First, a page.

Date
17 December 2017
JD.com is pursuing a strategy of collaboration
JD.com is pursuing a strategy of collaboration

JD’s new strategy: It’s all a matter of convenience

E-commerce giant JD.com had in recent years been mainly focused on eating the lunch of brick-and-mortar retailers. But now the Chinese firm is switching its strategy by turning some of its old enemies into allies.

In other words, JD is admitting that the huge offline market still holds the key in China despite growing online shopping volumes. The firm has realized that the most efficient way to serve customers and win the e-commerce war is through integration of offline retail networks onto its online platform.

A new retail model has been unveiled by JD.com that involves collaboration with more than 10,000 convenience stores in 15 cities and provinces across China.

Under the plan, the focus is on integration of online and offline retail chains. The brick-and-mortar partners will be able to set up an online presence on JD’s e-platform and open up an additional sales channel to reach more customers.

At the same time, they can help deliver the online purchases done through JD. Essentially, these convenience stores will become the offline outlets serving JD.com users, who can pick up their orders and make payments at the neighborhood facilities.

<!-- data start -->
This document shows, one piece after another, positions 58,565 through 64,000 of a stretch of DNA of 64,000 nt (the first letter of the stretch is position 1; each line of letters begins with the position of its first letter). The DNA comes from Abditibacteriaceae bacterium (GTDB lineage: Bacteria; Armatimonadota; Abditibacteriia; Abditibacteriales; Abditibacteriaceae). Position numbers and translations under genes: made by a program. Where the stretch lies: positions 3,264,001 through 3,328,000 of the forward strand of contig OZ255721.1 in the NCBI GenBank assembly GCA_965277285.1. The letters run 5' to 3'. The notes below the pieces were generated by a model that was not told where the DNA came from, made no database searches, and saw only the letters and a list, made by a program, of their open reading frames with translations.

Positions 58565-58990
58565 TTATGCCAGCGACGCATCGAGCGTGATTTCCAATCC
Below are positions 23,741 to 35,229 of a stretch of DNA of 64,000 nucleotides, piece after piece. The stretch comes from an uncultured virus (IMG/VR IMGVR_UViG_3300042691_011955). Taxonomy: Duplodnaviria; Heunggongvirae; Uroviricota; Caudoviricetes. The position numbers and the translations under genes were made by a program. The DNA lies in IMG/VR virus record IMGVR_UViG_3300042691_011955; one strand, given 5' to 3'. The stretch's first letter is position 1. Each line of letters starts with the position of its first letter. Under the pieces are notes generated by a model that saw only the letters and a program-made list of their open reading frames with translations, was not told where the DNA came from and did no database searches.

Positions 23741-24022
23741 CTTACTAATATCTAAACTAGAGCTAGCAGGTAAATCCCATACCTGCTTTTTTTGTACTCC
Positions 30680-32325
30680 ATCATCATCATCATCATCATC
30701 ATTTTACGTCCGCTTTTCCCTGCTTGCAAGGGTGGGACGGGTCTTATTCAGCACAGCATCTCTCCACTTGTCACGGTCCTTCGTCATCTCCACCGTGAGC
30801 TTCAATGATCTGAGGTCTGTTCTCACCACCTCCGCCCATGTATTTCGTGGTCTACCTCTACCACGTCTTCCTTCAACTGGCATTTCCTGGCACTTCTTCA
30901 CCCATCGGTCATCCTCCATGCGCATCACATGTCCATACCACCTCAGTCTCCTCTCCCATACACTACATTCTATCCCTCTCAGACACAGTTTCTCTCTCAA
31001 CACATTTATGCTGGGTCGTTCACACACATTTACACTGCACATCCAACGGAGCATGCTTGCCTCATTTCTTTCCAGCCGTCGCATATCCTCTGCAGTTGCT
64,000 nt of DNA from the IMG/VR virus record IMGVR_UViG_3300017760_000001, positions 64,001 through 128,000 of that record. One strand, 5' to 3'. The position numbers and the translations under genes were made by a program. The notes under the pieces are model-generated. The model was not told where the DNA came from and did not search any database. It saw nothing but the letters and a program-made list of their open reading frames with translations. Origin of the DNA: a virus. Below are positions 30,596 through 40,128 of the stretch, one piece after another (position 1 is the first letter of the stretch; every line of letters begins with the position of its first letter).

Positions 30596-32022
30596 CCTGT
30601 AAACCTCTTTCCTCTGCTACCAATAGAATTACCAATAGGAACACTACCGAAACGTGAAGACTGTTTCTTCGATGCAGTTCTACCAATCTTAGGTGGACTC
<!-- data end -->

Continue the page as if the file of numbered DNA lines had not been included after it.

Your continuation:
Franchise owners such as the Shanghai-based Liangyou Group and Dongguan-based Miyijia in Guangdong province have joined JD in its new online-to-offline (O2O) strategy. The JD.com alliance can help boost the economies of scale for convenience stores in product procurement. If the tie-up brings in more sales and there is enhanced efficiency in product sourcing, it will help the retailers offer better prices and compete better in the market.

Customer experience will also improve. By leveraging JD.com’s logistics and warehouse network, and integrating the convenience store coverage, product delivery times can be cut short significantly.

The JD O2O ecosystem will focus more on inner cities and serve the daily needs of local communities. That makes it different from rival offerings from Alibaba and Tencent, which target big retailers – such as well-known department stores – to divert online traffic to offline. JD’s service will prompt more people in inner cities to opt for online orders, with the support of convenience store network for last mile delivery.

With JD.com stepping into the traditional offline retail market, it may trigger another battle with supermarket giants, including big names such as Walmart. The traditional retailers could use their market power to try to force suppliers not to supply to the JD.com consortium.

While that could be the major risk factor for the JD.com network, it will not however halt the trend for O2O integration. A JD.com executive said the new strategy is cooperation rather than competition as online businesses and offline businesses complement each other. Offline retailers such as shopping malls and supermarkets need to cooperate with online platforms for new customers, while online platforms also need offline retailers to boost their business scale. The new retail model should create a win-win situation for both.

– Contact the writer at [email protected]

RC

 

EJ Insight writer

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